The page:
Sea Turtles And The Secret Beach Of San Pedro, Belize
The journey from Playa Del Carmen to the island of Ambergris Caye in Belize is a fairly simple one. We jump on one of Mexico’s premier bus services, the ADO bus, which takes us right to the border of Belize, to a ferry port in Chetumal. The views at the terminal alone are enough to take your breath away.
From the ferry port, we fill out our exit papers and pay a small exit fee of 336 pesos before jumping on a speedboat water taxi that will ferry us out to the English-speaking island. The town we are headed to is called San Pedro and aside from it’s neighbouring island, Caye Caulker, it’s one of the top destinations for backpackers in the country.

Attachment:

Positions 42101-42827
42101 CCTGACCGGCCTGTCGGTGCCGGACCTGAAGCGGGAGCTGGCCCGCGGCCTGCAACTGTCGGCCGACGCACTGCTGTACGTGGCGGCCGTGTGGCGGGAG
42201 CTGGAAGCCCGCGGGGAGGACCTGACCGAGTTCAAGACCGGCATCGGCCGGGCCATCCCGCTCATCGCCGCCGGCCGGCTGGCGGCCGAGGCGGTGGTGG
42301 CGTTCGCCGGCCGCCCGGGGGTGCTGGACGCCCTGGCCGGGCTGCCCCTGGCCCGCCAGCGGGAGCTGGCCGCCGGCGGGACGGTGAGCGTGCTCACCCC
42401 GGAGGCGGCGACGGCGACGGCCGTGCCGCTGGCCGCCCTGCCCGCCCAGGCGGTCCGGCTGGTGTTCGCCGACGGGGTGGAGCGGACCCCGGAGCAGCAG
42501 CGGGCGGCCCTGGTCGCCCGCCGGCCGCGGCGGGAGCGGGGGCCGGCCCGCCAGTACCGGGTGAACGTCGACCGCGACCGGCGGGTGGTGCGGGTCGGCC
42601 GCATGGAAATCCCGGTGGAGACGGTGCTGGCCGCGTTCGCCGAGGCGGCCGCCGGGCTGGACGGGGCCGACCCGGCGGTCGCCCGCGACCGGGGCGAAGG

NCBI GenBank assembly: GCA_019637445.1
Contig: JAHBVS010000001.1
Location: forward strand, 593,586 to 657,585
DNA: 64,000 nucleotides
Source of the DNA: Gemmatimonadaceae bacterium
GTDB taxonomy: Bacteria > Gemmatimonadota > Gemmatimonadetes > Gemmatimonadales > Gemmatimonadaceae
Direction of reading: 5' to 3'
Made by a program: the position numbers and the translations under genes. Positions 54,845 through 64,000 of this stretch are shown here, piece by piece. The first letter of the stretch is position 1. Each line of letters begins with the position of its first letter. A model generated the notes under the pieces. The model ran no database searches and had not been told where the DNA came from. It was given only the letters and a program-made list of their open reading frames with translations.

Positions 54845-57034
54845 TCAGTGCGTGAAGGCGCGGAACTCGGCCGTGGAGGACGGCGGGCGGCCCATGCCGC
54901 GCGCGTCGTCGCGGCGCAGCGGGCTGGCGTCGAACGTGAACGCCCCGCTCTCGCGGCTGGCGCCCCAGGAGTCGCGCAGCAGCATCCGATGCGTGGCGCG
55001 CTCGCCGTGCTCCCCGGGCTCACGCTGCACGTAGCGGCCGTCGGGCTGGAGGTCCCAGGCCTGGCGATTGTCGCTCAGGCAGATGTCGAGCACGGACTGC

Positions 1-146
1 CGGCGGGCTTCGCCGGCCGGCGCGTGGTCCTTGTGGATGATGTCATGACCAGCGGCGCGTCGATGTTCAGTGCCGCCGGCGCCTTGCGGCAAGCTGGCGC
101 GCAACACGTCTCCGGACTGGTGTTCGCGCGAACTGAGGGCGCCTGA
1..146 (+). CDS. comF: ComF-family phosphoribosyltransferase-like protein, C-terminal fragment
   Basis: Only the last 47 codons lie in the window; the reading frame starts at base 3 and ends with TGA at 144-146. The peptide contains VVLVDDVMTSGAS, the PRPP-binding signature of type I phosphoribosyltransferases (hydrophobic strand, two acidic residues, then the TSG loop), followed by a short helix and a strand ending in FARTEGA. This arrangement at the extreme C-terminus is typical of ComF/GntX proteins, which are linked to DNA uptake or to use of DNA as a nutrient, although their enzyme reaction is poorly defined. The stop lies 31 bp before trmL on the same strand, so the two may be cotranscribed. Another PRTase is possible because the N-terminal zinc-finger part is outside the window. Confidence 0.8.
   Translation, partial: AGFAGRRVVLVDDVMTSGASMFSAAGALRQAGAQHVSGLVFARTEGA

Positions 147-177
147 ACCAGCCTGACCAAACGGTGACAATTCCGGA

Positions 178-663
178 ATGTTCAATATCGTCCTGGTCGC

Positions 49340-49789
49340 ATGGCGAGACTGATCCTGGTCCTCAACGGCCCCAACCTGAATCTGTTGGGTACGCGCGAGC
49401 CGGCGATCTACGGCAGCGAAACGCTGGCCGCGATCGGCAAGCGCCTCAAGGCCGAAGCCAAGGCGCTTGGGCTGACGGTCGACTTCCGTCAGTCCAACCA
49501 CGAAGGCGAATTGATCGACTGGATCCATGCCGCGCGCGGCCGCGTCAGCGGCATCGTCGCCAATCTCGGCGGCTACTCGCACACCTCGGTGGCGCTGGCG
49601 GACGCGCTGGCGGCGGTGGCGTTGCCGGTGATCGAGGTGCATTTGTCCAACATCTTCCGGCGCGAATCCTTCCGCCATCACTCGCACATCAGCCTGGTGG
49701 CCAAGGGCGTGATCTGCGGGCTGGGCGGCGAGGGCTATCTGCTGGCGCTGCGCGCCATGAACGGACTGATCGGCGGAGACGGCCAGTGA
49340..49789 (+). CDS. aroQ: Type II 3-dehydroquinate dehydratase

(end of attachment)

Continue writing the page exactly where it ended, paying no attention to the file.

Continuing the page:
The sun is beating unbearably hard as we cross through the Belize customs centre and head along the sandy street towards Central Park, 13kg of backpack weighing each of us down. There’s no need for a taxi here as San Pedro has only three main streets running parallel to the sea either side. The main forms of transport are either a golf buggy, or a bicycle. It’s not long before we’re nearly taken out by a golf buggy as we gawp at the colourful wooden houses around us and follow the sounds of booming reggae music coming from the nearest beach.
We enter Central Park to find a festival taking place; hundreds of Belizean men and woman dance in the concrete square and the majority of them are covered in what looks like orange powder paint. Our hostel is sat directly opposite the festival, so we head in and dump our bags in a somewhat smelly dorm room, before heading back out to take in the atmosphere. It turns out, today is the celebration of independence for Belize and that is the reason for the commotion on the beachfront.